Elizabeth Warren on Drugs
Massachusetts Senator; former head of CFPB; Dem. Presidential Challenger
WARREN: The estimate I've seen is that 193 people die every day from addiction and overdoses. [I realized two parts about] the opioid crisis and how much it looked like the AIDS crisis. One is a lot of stigma, so people don't like to talk about it; people don't come for help. And the other part is, the resources we need, our federal government, was always just an hour late and a dollar short.
Q: N.H. has twice the national average of opioid deaths. What is your plan?
WARREN: A little boy named Ryan White said that he had AIDS and Congress said, "This is it." We put the resources into the research, and brought down the number of deaths. Why not do the same thing with the opioid crisis? And that is put in the real resources. It will take a lot of money, about $10 billion a year for the next 10 years. But think of what we're losing every day. The best estimate is it's costing us $50 billion a year, this crisis. Put the money in.
Many in the Democratic presidential primary field have issued full-throated support for legalizing the drug on the federal level. Earlier this year, Sen. Cory Booker (D-NJ) reintroduced the Marijuana Justice Act, which would legalize marijuana on the federal level and expunge the records of those who have been charged with a crime for using or possessing the drug. Several Democratic presidential contenders have signed on as cosponsors of the measure: Sens. Michael Bennet (D-CO), Kirsten Gillibrand (D-NY), Kamala Harris (D-CA), Bernie Sanders (D-VT) and Elizabeth Warren (D-MA).
South Bend, Indiana, Mayor Pete Buttigieg and Former HUD Secretary Julian Castro are among the candidates that have also signaled support for legalization efforts.
Warren said Monday she looked forward to a public hearing on the ballot question. Warren said she opposes the outright legalization of marijuana.
The Legislature's Committee on Public Health held a hearing Tuesday on the question that would allow patients with debilitating medical conditions such as cancer, AIDS and multiple sclerosis to get permission from their doctors to use marijuana.
OnTheIssues.org interprets the 2016 NORML scores as follows:
National Organization for the Reform of Marijuana Law's mission is to move public opinion sufficiently to achieve the repeal of marijuana prohibition so that the responsible use of cannabis by adults is no longer subject to penalty.
NORML is a nonprofit, public-interest lobby that for more than 30 years has provided a voice for those Americans who oppose marijuana prohibition. We represent the interests of the tens of millions of Americans who smoke marijuana responsibly and believe the recreational and medicinal use of marijuana should no longer be a crime.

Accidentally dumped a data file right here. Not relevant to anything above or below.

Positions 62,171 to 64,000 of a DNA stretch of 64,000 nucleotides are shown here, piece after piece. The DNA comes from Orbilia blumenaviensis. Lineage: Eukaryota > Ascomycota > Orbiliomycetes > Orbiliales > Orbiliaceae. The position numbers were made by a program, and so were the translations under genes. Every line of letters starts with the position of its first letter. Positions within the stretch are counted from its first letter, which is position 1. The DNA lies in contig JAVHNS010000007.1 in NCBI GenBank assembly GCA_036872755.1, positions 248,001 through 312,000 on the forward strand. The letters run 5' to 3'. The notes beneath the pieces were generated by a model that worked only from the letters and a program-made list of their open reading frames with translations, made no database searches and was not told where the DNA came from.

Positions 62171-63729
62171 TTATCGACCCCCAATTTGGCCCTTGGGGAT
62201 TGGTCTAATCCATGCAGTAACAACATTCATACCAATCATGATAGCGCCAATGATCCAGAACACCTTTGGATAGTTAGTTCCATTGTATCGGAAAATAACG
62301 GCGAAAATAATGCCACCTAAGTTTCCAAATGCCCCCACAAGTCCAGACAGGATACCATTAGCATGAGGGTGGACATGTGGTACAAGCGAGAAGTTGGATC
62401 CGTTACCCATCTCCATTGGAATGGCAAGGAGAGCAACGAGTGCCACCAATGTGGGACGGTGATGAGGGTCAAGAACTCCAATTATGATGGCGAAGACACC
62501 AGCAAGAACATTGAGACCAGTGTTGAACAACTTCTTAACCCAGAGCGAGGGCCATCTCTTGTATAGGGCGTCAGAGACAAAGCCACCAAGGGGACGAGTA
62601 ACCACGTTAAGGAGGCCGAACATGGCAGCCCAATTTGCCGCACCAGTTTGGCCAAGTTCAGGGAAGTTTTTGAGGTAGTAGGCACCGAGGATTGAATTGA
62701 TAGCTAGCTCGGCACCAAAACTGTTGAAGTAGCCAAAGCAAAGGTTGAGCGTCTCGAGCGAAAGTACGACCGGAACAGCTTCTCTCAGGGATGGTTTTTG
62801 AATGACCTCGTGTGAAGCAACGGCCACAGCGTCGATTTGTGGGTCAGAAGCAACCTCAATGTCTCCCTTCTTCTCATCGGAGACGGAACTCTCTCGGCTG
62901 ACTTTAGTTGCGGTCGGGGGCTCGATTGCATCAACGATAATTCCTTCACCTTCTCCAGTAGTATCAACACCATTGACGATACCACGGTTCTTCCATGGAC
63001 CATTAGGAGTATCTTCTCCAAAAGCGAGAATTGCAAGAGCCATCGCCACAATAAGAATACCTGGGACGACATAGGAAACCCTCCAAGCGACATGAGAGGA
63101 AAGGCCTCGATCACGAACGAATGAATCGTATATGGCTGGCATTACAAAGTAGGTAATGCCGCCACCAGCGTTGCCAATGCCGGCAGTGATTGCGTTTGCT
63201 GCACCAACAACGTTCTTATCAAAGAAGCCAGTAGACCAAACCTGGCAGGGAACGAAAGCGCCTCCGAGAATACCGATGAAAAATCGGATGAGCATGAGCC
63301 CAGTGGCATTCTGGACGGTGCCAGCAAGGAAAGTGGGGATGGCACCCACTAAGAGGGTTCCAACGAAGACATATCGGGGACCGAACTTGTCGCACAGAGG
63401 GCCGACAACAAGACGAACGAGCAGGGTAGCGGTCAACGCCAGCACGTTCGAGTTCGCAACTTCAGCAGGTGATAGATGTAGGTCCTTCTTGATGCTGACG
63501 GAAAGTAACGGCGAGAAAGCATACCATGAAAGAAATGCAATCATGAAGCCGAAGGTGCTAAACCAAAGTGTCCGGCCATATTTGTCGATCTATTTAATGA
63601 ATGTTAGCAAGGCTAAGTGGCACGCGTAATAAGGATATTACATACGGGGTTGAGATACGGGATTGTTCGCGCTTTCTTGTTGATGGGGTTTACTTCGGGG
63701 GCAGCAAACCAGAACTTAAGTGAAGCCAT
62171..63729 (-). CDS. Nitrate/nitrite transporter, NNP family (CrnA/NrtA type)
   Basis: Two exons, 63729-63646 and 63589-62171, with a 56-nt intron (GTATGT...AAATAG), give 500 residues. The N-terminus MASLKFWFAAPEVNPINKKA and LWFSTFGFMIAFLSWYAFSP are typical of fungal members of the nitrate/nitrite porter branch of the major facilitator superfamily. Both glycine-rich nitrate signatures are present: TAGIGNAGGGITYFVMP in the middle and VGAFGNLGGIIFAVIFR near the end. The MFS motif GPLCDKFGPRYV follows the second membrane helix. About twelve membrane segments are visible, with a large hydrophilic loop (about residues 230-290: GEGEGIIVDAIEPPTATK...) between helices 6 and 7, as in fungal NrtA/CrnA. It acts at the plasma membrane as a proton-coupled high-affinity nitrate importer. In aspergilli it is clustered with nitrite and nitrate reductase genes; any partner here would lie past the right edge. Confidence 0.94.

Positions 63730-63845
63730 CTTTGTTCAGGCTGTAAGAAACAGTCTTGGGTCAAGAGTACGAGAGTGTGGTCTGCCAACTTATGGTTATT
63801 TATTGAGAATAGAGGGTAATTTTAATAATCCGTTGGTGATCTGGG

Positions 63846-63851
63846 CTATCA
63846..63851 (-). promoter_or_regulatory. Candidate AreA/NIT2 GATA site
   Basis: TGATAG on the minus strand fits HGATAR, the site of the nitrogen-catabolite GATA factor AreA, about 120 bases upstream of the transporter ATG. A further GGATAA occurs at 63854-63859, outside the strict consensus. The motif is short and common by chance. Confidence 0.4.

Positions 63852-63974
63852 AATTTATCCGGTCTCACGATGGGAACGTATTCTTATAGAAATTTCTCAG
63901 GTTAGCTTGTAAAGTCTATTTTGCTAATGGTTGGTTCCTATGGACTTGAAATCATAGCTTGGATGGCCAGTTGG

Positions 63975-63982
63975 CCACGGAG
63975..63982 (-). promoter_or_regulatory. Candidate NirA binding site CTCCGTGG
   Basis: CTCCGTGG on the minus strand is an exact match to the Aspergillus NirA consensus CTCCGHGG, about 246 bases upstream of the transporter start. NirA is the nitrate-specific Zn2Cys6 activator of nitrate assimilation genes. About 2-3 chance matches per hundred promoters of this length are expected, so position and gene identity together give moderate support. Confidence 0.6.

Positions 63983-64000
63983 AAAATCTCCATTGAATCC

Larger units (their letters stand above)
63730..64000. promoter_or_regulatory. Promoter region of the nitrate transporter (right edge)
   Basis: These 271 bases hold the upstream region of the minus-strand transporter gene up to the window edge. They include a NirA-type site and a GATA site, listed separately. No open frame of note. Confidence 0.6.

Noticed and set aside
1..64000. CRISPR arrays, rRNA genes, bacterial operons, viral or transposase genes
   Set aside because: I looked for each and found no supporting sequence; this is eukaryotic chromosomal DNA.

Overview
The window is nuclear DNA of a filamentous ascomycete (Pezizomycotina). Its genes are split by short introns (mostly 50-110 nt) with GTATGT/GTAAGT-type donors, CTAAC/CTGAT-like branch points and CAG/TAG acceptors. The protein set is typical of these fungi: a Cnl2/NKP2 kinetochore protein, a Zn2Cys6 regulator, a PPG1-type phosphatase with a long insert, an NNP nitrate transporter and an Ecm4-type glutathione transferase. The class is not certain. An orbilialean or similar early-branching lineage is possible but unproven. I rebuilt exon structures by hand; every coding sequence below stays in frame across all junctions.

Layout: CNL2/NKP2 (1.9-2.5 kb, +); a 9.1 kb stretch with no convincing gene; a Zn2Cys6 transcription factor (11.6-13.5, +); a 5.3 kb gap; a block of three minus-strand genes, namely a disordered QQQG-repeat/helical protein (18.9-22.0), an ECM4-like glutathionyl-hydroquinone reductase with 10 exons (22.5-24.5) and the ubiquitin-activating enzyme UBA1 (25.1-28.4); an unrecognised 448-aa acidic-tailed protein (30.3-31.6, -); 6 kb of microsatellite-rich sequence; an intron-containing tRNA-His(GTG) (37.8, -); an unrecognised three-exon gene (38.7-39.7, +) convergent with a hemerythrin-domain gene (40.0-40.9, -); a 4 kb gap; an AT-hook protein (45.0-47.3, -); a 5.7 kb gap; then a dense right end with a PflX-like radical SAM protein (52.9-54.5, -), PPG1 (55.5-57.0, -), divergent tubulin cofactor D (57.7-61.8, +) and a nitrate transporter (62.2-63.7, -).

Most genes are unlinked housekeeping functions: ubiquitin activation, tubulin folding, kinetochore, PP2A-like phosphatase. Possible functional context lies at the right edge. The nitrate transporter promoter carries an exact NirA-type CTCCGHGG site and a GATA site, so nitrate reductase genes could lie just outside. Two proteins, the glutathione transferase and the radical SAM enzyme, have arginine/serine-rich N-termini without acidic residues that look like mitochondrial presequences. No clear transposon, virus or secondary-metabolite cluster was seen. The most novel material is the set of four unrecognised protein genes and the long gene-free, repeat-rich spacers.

NORML supports the removal of all criminal penalties for the private possession & responsible use of marijuana by adults, including the cultivation for personal use, and the casual nonprofit transfers of small amounts. This model is called "decriminalization."
NORML additionally supports the development of a legally controlled market for marijuana, where consumers could purchase it from a safe, legal and regulated source. This model is referred to as "legalization."
NORML believes that marijuana smoking is not for kids and should only be used responsibly by adults. As with alcohol consumption, it must never be an excuse for misconduct or other bad behavior. Driving or operating heavy equipment while impaired from marijuana should be prohibited.
NORML strongly supports the right of patients to use marijuana as a medicine when their physician recommends it to relieve pain and suffering.
Lastly, NORML supports the right of farmers to commercially cultivate hemp for industrial purposes, such as food and fiber production.
Congressional Summary:This bill provides a safe harbor for depository institutions providing financial services to a marijuana-related legitimate business insofar as it prohibits a federal banking regulator from:
Argument in Favor: [Cato Institute, March 31, 2016]: Marijuana is now legal under the laws of [several] states, but not under federal law. And this creates huge headaches for marijuana businesses: